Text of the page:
MSJ: Is there really anything new you can do with shocking gore lyrics? I think most of it is pretty played out by now.
Well, I think the idea of just trying to shock people isn't going to work anymore. The idea is to come up with lyrics that are interesting to read and have an actual story behind them as opposed to just splatter all over the place. Bands like Hemorrhage are starting to do that and we are starting to do more "stories".
MSJ: The new album is like a cautionary tale. People have a morbid fear of going to the doctor; they might fall into the hands of somebody like you...
(laughs) That's right!
MSJ: There's a lot of humor involved with this stuff but the critics never seem to get it.
No, they don't. People in general just don't seem to catch on that it's not serious.
MSJ: Have you had any major censorship problems with "Mondo Medicale"?
Last time around the pressing plant had a problem with pressing the CD because the people who worked on the line putting it together didn't like it and didn't want to look at it a thousand times. This time, it's been handled by Century Media in Europe and the Europeans just cannot handle the cover, the real cover. So it's coming out with a censored cover over there.
MSJ: That's the guy with the bandages on his face instead of having his eye and tongue extracted...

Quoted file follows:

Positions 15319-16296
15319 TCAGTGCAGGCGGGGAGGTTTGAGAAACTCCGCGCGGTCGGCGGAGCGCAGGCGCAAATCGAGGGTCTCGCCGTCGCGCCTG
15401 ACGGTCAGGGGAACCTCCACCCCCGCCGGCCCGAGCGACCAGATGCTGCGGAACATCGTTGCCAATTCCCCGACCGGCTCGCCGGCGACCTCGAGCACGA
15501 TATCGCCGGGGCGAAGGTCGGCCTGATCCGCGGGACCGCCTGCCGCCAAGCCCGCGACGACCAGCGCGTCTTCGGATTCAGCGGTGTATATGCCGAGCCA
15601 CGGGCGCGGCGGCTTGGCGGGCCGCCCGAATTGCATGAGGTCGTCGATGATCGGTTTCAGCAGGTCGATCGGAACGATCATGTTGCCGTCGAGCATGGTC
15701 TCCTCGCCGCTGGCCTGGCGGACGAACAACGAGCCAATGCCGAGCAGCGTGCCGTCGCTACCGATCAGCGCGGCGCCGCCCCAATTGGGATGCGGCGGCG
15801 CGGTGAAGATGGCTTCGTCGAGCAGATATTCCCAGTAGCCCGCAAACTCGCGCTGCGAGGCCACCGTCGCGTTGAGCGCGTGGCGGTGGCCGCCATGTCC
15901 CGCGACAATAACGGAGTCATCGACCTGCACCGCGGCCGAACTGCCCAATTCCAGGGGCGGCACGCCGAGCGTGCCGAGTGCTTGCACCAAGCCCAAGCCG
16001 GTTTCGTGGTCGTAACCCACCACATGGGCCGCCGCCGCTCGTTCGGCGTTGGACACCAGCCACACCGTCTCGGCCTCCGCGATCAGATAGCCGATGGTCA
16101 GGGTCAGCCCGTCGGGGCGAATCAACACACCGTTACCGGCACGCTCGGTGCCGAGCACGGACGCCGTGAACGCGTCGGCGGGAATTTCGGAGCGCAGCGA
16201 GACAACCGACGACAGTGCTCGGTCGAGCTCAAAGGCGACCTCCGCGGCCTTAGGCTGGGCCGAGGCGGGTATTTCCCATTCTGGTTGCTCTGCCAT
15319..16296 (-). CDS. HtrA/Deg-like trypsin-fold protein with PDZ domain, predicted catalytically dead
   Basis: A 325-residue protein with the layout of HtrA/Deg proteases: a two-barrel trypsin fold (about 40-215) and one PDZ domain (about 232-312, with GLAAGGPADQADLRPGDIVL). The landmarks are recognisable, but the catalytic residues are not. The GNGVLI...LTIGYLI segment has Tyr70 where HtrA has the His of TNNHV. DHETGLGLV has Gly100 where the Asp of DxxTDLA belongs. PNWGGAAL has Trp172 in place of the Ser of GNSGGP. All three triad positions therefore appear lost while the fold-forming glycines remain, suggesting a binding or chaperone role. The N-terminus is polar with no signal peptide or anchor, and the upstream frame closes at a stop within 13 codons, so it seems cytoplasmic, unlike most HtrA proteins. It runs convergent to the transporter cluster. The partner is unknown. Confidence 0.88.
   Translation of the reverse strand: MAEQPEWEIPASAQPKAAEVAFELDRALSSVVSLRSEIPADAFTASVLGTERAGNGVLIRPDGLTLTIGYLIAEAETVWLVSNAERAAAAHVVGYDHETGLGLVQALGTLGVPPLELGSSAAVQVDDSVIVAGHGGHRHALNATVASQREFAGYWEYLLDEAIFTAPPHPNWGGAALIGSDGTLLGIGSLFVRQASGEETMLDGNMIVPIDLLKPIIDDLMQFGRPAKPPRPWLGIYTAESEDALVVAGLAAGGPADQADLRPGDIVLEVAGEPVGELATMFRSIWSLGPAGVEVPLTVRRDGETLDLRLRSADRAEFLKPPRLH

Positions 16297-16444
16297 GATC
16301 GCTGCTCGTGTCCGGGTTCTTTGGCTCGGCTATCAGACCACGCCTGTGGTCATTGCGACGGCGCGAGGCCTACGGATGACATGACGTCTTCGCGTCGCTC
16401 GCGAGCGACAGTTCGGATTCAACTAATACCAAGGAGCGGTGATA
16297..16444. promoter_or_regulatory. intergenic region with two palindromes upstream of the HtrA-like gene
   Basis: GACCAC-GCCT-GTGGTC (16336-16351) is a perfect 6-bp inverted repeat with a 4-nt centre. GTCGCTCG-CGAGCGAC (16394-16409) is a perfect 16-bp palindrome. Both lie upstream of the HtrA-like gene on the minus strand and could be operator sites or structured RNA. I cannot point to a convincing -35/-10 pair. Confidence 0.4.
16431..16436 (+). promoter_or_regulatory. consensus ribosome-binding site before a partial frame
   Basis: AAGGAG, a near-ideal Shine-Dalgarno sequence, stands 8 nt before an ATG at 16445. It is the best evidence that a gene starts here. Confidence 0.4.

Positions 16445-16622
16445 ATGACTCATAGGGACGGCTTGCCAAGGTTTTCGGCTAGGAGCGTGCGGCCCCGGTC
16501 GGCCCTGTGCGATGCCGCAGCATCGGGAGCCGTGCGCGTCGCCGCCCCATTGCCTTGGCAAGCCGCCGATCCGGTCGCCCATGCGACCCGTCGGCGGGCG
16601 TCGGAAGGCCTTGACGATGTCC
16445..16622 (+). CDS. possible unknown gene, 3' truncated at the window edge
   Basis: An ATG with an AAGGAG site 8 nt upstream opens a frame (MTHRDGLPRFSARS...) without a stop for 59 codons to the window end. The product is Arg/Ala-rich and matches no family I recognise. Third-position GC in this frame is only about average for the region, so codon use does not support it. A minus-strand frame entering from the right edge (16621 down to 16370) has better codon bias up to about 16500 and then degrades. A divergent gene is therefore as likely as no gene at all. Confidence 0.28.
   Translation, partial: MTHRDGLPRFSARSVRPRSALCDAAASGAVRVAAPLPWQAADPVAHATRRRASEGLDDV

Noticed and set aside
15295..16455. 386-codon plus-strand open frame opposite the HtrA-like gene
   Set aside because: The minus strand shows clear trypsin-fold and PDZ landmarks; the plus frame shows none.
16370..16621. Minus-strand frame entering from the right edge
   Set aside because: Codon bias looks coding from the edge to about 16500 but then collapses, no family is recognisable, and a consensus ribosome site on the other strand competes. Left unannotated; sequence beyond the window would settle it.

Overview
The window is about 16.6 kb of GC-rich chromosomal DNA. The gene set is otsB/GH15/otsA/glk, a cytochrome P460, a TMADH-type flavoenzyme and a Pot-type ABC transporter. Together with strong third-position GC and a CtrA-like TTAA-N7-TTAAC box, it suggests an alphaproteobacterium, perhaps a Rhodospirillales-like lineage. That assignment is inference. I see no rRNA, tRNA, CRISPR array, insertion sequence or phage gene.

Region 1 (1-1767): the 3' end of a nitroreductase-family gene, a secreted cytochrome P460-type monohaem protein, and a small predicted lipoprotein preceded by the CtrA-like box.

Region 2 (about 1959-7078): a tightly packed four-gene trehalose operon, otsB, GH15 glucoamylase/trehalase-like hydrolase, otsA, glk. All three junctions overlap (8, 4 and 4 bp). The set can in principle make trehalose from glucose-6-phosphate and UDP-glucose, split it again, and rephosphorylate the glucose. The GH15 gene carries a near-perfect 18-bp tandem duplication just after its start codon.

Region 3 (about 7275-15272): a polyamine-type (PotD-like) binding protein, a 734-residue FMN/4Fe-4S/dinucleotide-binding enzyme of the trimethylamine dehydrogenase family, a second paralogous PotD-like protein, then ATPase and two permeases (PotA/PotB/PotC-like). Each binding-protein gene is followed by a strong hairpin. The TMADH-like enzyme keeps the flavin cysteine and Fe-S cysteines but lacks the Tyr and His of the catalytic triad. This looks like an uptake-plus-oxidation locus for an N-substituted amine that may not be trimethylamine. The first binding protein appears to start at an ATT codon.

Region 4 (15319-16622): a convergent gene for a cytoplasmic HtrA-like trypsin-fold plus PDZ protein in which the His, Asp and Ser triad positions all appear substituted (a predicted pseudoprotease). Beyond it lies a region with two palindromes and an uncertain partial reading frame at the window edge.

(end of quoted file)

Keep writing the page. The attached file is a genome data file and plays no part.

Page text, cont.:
That's right. I personally think the censored cover is a more interesting picture.
MSJ: Were you inspired by any mad doctors from film or literature?
I think "Herbert West-Reanimator" was a big influence on us.
MSJ: How will Impaled develop in the future?
It's probably going to be pretty similar to what we're doing now. We haven't written a whole lot of new material. We're still going to have blast beats and brutal parts but we're going to keep the harmonies and melodies. I'm guessing the songwriting will get even tighter. The stuff we are listening to now tends to be more song-oriented than riff-oriented and that will definitely influence us. We're comfortable with where we're at. The new album is the best thing I've ever been involved with.
MSJ: What was the last CD you got?
I think I picked up an old LP by Al DiMeola or something similar. I haven't bought a lot of metal CD's in a while. I think the last metal CD I got was the remastered version of Megadeth's "Killing is My Business...".
MSJ: What was the last concert you attended?
Last weekend, I saw Nile, Arch Enemy and Hate Eternal. It was completely packed, there was no room to walk around in the club at all.
MSJ: Now that the nu-metal scene is kind of winding down, what do you think the next phase of heavy metal will be?
I think probably bands like Arch Enemy will get pretty big. Possibly In Flames, too - that kind of stuff. But really underground bands like us and Exhumed are not gonna get too big. It's a little too weird for people, with all those songs about killing people (laughs).
MSJ: When you're the most hated band in the world, there's a few things that come with the territory.
(laughs) Exactly!
MSJ: This interview is available in book format (hardcover and paperback) in Music Street Journal: 2002 Year Book Volume 3 at